Chad did not stay long at Repton, but removed the centre of the Mercian See to Lichfield in Staffordshire. Whether this was through a desire for a more central position or was influenced by a wish to do honour to a spot enriched with the blood of martyrs is unknown. For Licetfield was then thought to translate as “Field of the Dead” where one thousand British Christians were said to have been butchered. Possibly also, he wished to be closer to the popular Royal Palace at Tamworth.
Chad’s new diocese was not much less in extent than that of Northumbria. It comprised seventeen counties and stretched from the banks of the Severn to the shores of the North Sea. For the dioceses of Worcester, Leicester, Lindsey and Hereford had still to be detached. Though such an area may be thought far beyond the power of one man to administer effectively, Chad apparently rose to the challenge. King Wulfhere gave him the land of fifty families upon which to build a monastery, at the place called Ad Barve (At the Wood) in Lindsey, conjectured to be Barton-on-Humber, where the ancient Saxon church still stands. Though it was almost certainly Barrow in the same region.
Chad built himself a small oratory beside Stowe Pool at Lichfield. It adjoined a large well and a small church (St. Chad’s), not far from his new cathedral. He would emerse himself naked in the deep well every morning and meditate in the icy waters before setting out around his diocese to care for the needy. When time allowed, Chad was also wont to pray and read with seven or eight other brethren in his cell. If it happened that there blew a strong gust of wind, when he was reading or doing anything else, he at once called upon the Lord for mercy. If it blew stronger, he, prostrating himself, prayed more earnestly. But if it proved a violent storm of wind or rain, or of thunder and lightning, he would pray and repeat Psalms in the church till the weather became calm. He explained to his followers that the Lord moves the air, raises the winds, darts lightning and thunders from heaven to excite the inhabitants of the Earth to fear him, to dispel their pride, vanquish their boldness and to put them in mind of their future judgement.
It was to Bishop Chad’s little cell that Prince Wulfade of Mercia happened to chase a handsome deer whilst out hunting one day. Struck by the words of the pious holyman, the prince allowed himself to be baptised in the Bishop’s well. His brother, Rufine, soon followed suit. Their father, King Wulfhere, had relapsed into Paganism and was furious at his sons. Having his mind further poisoned by their enemy – a thane named Werbode – he rode out and slew them both with his own hands. Immediately stung with remorse, however, the King fell ill and was counselled by his queen to ask Chad to give him absolution. As a penance, the saint told him to build several abbeys and, amongst the number, he completed Peterborough Minster (Cathedral), which his brother had begun. He was converted to Christianity and, often afterwards, sought the Bishop’s advice.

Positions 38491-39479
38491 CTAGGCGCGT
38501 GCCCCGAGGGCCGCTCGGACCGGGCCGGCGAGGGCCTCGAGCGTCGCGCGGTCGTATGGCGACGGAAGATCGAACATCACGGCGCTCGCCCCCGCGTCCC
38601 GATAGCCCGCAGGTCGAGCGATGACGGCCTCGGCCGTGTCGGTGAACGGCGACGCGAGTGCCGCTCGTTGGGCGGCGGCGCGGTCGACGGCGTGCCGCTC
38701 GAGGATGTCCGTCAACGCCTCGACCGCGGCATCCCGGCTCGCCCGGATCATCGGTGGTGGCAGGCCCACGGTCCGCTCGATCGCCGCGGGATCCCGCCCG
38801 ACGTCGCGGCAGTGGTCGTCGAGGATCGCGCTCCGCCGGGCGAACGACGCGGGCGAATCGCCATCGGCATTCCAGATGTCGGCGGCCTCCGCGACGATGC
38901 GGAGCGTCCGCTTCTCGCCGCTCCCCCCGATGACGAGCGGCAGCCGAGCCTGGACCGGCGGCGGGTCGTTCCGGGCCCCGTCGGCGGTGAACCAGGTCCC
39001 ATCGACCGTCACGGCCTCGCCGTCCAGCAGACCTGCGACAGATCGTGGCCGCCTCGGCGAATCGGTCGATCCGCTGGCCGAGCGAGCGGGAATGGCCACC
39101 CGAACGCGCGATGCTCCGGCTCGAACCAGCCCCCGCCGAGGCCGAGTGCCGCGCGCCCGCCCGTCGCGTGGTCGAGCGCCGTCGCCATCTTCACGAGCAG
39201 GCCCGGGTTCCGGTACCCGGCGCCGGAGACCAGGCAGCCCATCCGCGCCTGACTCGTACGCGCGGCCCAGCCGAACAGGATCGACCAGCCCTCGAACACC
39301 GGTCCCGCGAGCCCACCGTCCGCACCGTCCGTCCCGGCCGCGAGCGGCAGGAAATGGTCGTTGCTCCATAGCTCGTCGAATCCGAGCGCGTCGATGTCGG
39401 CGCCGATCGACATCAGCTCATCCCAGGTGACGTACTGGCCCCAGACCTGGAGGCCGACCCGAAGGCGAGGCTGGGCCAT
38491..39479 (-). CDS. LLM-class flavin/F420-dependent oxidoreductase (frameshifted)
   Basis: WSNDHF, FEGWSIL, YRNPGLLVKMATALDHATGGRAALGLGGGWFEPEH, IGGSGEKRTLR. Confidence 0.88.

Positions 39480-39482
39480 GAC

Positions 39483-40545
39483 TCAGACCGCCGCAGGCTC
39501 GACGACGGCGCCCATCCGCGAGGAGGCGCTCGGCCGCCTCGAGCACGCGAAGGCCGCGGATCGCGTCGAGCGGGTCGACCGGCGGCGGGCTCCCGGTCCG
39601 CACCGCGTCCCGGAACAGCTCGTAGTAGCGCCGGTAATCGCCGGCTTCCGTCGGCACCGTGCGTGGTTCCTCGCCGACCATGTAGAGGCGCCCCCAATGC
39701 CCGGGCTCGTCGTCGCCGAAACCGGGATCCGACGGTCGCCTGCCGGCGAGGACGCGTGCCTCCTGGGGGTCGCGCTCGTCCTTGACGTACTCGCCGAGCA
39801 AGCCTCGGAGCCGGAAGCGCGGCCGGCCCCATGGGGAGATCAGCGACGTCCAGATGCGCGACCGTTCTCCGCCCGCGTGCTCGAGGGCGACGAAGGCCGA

After a rule of two and a half years, a deadly plague began to ravage the Midlands. Many of the Lichfield brethren were felled by the disease and it was not long before Bishop Chad’s time came near. This was heralded by a heavenly audition, witnessed by Owin, a monk of great merit who had joined Chad at Lastingham from the entourage of St. Etheldreda, whilst he worked outside the Bishop’s oratory. Chad immediately called upon him to gather the brethren, then praying in the church, around him. He encouraged them to preserve the virtue of peace amongst them and follow his example in all things when he had gone. He explained to Owin that his death would come to pass within seven days, and so it did.
Chad died on the 2nd March AD 672 and was first buried in St. Mary’s Church at Lichfield. Like many cathedrals of the time, however, there were many churches in the Episcopal complex and when the Church of St. Peter was completed, his bones were translated thither. Frequent miraculous cures were attested in both places.
Though Chad’s episcopate was short, it was abundantly esteemed by the warm-hearted Mercians, for thirty-one churches are dedicated in his honour, all in the midland counties, either in or near the ancient diocese of Lichfield. His relics were translated to the present Cathedral, when it was rebuilt by Bishop Roger, in honour of SS. Mary and Chad. There, they reposed in a beautiful shrine erected by Bishop Walter Langton in his newly-built Lady Chapel from the early 14th century until the Reformation. Some of them were saved from destruction and are now on display in Birmingham Roman Catholic Cathedral.
Chad’s emblem is a branch, perhaps this was suggested by the Gospel of St. John which speaks of the fruitful branches of the vine. This was formerly read on the Feast of Chad’s Translation, which was celebrated with great pomp at Lichfield every 2nd August. However, he is most easily recognised in art through his cradling a little church with three spires, ie. Lichfield Cathedral.